# How do I know if my results are right?

Often times in data we run reports or analysis and just take for granted that what the data show us is right. Usually this is an assumption that whoever created reporting for us did their due diligence to ensure results where right. The hard truth of the matter is, they almost never do. Running analysis-on-analysis is not only abstract, it is cumbersome and requires a higher knowledge of what data can show us, or rather, how well data can form a picture.

My favorite example of shoddy analysis with little to no verification is sports reporting. Sports reporters and bloggers rarely have any sort of mathematical or statistical background, so it makes sense that they would just trust the numbers. All too often a twitter talking head quotes a basketball reference advanced analytic in favor of their favorite team or player. Regardless of what the stat may actually be showing, used for, or its reliability. There are two things at play here, one people love data and two people love when it shows they are right. But does it *really *show them they are right?

Statistics is really the practice of testing data and making inferences from it. Or knowing how right your data is. However, the testing piece is often forgotten or to those doing analysis, it feel daunting if not impossible. In this post, I hope to help this process feel less daunting by providing a few methods of testing your results. These will range from the quick-and-dirty to a more formal technique.

**The quick-and-dirty**

One of the easiest things you can do to test a data set or a result from a data set is to run fundamental statistics: **Mean (average), Median, Mode and Range**. None of these pieces alone are particularly insightful. In fact, the most common mistake I see in analysis is taking an average and making the assumption that it is representative of the data set. However, with all of these pieces together, you can begin to form an opinion of your data. c**onsistency is key** here,** **the more consistent your data is, the more confident you can be about what it shows you.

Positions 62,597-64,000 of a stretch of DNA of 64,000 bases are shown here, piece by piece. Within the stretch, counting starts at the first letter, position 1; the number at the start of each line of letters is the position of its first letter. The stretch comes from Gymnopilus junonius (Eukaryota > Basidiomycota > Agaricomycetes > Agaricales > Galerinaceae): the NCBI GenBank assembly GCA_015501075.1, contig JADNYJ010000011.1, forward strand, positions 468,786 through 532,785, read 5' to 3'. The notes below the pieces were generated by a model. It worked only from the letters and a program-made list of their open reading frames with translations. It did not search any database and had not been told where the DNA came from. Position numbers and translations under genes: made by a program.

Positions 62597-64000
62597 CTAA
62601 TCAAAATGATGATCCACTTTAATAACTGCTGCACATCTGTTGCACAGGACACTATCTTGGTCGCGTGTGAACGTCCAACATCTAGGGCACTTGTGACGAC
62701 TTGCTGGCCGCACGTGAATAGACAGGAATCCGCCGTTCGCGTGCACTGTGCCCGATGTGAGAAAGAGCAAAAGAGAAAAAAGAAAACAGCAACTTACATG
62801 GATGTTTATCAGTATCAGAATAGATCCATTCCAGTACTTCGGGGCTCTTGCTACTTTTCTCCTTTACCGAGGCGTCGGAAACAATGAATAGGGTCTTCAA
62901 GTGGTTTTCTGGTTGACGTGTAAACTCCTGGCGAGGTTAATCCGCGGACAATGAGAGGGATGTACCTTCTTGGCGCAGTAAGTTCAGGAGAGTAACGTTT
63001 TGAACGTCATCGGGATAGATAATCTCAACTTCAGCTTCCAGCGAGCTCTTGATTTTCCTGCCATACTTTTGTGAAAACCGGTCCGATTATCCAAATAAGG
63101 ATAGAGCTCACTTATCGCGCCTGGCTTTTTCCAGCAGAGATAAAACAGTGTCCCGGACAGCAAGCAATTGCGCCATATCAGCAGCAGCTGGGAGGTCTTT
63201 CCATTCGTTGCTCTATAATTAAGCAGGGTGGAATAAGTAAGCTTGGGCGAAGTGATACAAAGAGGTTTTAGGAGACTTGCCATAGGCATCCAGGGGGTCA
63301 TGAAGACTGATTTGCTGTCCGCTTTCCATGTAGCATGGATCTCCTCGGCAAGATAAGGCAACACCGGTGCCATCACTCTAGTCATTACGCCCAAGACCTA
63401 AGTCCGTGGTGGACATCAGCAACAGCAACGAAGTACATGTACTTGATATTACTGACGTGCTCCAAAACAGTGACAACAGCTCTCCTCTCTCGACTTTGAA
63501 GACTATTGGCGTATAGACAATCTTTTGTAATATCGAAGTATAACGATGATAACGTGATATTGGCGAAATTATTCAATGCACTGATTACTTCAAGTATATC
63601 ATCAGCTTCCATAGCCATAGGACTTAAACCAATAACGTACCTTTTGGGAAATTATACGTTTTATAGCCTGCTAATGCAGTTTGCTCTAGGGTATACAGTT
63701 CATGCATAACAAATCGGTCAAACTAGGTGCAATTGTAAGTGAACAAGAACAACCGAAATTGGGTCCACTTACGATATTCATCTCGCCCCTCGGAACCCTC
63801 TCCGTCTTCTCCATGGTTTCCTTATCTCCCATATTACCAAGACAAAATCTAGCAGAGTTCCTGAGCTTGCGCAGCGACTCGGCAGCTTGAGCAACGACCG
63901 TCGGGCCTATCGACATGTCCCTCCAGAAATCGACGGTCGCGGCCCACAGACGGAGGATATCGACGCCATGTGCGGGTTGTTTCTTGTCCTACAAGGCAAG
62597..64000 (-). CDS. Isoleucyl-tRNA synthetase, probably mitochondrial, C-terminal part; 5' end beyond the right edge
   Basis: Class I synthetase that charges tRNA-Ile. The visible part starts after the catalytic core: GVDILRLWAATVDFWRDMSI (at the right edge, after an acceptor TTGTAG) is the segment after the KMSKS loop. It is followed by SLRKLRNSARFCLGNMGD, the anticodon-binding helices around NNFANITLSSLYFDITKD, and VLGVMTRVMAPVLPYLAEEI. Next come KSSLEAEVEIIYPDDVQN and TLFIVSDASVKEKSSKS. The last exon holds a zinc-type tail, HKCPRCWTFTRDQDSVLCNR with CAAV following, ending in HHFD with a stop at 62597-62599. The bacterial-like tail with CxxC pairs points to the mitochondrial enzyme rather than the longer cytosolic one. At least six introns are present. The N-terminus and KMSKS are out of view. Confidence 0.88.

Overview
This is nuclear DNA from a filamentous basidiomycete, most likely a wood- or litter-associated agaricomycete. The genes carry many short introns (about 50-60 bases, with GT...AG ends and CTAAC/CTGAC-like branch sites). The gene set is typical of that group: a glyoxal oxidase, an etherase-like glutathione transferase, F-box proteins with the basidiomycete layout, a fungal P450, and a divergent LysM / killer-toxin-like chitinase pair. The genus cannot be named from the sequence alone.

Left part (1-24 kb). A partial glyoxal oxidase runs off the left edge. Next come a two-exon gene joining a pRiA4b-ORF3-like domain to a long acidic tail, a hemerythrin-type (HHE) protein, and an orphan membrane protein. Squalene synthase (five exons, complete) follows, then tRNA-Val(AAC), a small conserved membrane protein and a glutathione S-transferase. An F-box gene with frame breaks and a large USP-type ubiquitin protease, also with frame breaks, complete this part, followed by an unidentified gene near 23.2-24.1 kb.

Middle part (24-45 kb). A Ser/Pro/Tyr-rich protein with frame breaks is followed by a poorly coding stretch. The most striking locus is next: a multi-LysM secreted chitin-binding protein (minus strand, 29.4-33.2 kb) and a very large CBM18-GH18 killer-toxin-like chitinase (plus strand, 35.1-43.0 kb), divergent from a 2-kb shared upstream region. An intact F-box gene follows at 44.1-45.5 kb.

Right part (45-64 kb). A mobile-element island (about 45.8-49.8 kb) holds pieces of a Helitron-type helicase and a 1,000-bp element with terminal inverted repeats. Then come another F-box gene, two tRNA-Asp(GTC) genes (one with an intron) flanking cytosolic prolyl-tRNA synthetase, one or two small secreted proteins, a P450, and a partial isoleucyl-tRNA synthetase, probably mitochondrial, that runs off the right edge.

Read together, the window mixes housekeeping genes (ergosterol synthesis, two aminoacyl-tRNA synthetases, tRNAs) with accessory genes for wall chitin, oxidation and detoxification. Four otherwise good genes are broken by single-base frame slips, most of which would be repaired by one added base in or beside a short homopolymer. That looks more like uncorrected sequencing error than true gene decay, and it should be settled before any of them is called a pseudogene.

- Are the average and median pretty close? Good, that indicates your data is not heavily skewed.
- Is your range small? Okay, these data points are grouped together.
- Are your median or average pretty close to the middle or your range? Great, another indicator your data is not skewed.
- Modes are generally more helpful with integers, but your mode being close to your average and median is another good indicator of data consistency.

**The next level**

If you are working with larger data sets or good sized samples, it is really helpful to understand **variance and standard deviation**. These are really two sides to the same coin. In fact, standard deviation is the square root of the variance. Plenty of online resources do a great job showing how to calculate these two measures, so I won’t show that here. I will warn that there are two calcs for each of these, one for a sample set and one for a population. TL;DR, they show how much a data set varies or deviates. Again, consistency is key.

In a normal distribution, one standard deviation away from the mean contains about two thirds of all data points. Two standard deviations contains about 95%. For our quick-and-dirty tests above, a low standard deviation indicates consistent data. For next level analysis, you can start to use standard deviation to recognize trends. For instance, say we have data that comes in every month. We can plot that data, the mean/average for the set and the standard deviation, like so: